It may be too late, but there is one response they can’t control.

Turn it off.


Okay, I drank way, way too much ice tea last night, and am cruising into this lovely Sunday morning on far too little sleep. But still…

Public garbage cans in London have screens that display advertisements.

Those same garbage cans can recognize smart phones of people walking by.

And if the garbage can sees you going into a different coffee shop than usual, it can flash a “loyalty” message as you walk by.

Who told Ridley Scott and Terry Gilliam they were in charge?

In the past, I loved the future. My first favorite books were science fiction: Assimov, Heinlein, Bradbury, then on to Phillip K. Dick , William Gibson and Samuel R. Delany. There was something liberating about the future, not quite chaotic, not anarchistic, nor autarchistic, but a place… unbound, I guess.

Perhaps the only thing unbound was my imagination. I’ve heard that before. There was, of course, the threat of Orwell, but 1984 came and went and big brother had not arrived.

But now, maybe it has: The NSA. Black boxes under your dashboard record every stop and go, in your car or on your computer. Your cell phone broadcasts a constant stream of who you are, where you are, what you are doing and when. Drones. Verizon. Xfinity. CenturyLink. AT&T.

Yes, I fear corporate snooping more than government snooping, primarily because corporations are better at it and they own our lawmakers. But it doesn’t matter who is perched on my shoulder. Laws protecting privacy are in serious need of review. Because what we feel and what we do can be modified by those who anticipate our behavior through study of the habits of people just like us.

We are losing control not only of our freedom, but of what we think. And it may already be too late.

Controlling the Internet

Last weekend in Seattle, fellow racer Rick Korn said I should focus on social commentary rather than my literary efforts. Rick and I were having a conversation about publishing, crowd-sourcing, and how the Internet has become an essential utility for commerce and communication, the major information artery of our society. It carries blood, not iced tea.

And it is controlled by a few oligarchs who have increasing power to dictate what we see, and when we see it, through ownership of the access points. The uproar about the National Security Agency collection of “meta-data” is really only the tip of the iceberg.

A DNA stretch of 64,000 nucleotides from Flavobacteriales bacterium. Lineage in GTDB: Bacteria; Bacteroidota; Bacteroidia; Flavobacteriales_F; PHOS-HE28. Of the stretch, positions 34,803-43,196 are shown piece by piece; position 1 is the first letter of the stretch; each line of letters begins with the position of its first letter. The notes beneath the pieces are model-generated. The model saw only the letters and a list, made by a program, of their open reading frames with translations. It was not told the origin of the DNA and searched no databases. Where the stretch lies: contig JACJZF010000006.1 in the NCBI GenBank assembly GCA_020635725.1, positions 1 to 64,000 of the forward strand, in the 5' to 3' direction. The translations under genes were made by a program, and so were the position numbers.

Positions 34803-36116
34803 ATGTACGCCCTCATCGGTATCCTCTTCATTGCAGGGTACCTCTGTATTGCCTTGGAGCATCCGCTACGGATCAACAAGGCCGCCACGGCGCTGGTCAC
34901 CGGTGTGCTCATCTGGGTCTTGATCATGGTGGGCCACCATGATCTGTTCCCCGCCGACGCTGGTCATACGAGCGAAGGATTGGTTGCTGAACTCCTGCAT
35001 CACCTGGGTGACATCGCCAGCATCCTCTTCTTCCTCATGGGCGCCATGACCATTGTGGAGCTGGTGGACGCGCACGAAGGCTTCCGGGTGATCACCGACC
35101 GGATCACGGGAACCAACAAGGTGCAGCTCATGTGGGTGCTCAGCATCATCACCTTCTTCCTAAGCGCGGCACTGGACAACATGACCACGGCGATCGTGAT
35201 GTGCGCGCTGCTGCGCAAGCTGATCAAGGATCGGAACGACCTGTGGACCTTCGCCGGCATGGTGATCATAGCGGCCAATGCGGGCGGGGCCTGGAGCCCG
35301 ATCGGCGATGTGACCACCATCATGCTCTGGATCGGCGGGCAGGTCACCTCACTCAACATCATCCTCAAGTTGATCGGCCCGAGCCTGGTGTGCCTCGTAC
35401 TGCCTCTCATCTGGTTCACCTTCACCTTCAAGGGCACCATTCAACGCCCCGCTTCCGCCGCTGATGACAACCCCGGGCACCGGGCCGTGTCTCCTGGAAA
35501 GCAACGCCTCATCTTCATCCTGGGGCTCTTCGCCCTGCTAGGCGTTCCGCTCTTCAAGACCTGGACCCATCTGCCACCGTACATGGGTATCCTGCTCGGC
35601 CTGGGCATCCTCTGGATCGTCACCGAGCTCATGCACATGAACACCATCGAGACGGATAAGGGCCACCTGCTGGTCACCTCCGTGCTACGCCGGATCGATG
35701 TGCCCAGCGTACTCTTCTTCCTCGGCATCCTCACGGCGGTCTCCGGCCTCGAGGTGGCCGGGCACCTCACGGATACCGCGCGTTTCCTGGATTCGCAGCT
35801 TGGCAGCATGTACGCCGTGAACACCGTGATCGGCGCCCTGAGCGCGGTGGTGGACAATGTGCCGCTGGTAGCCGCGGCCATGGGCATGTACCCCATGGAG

While no one “owns” the Internet, how we get there is owned by ATT, Verizon, Comcast (Xfinity?) and a handful of others. Those access points have sniffers and filters by which they take our personal information. So, not only do they charge us for access, they turn around and sell the information they sniff out to others, or give it to the government. They have the power to examine every place we visit, analyze wherever we go for information, filter what we see, and wrap it in ads.

The Internet is too essential to allow corporations to control the on-ramps and off-ramps in any way. ATT, Verizon, Comcast, Google, Apple and the others are not to be trusted. Not because of obvious malfeasance, though there is evidence of that, but because the past has shown that control of an essential commodity or service will be abused. See the history of oil companies, or railroads.

Here are my suggestions: Every effort should be made to maximize competition in every identified market at every level of integration. We should be allowed to buy any phone we want and use it on any compatible carrier. Their blather about compatibility and security is just a smoke screen.

Usage should be charged on an actual metered basis. A friend of mine pays $50 per month for data. She was charged an additional $10 one month because she went over her 5 gig limit. But she had not used any service the previous month, nor any the month after, and paid $50 for each of those. So the total was $160 for less than six gigs.

This is like buying water by the barrel, delivered every month. It’s one thing to charge if you order another bucket, but how many of us would stand for it if the water we had paid for but not used was engineered to evaporate on the 10th of every month?

The law has lagged so far behind the technology, and often been written by the oligarchs themselves, that it no longer serves the interest of those of us who own the spectrum.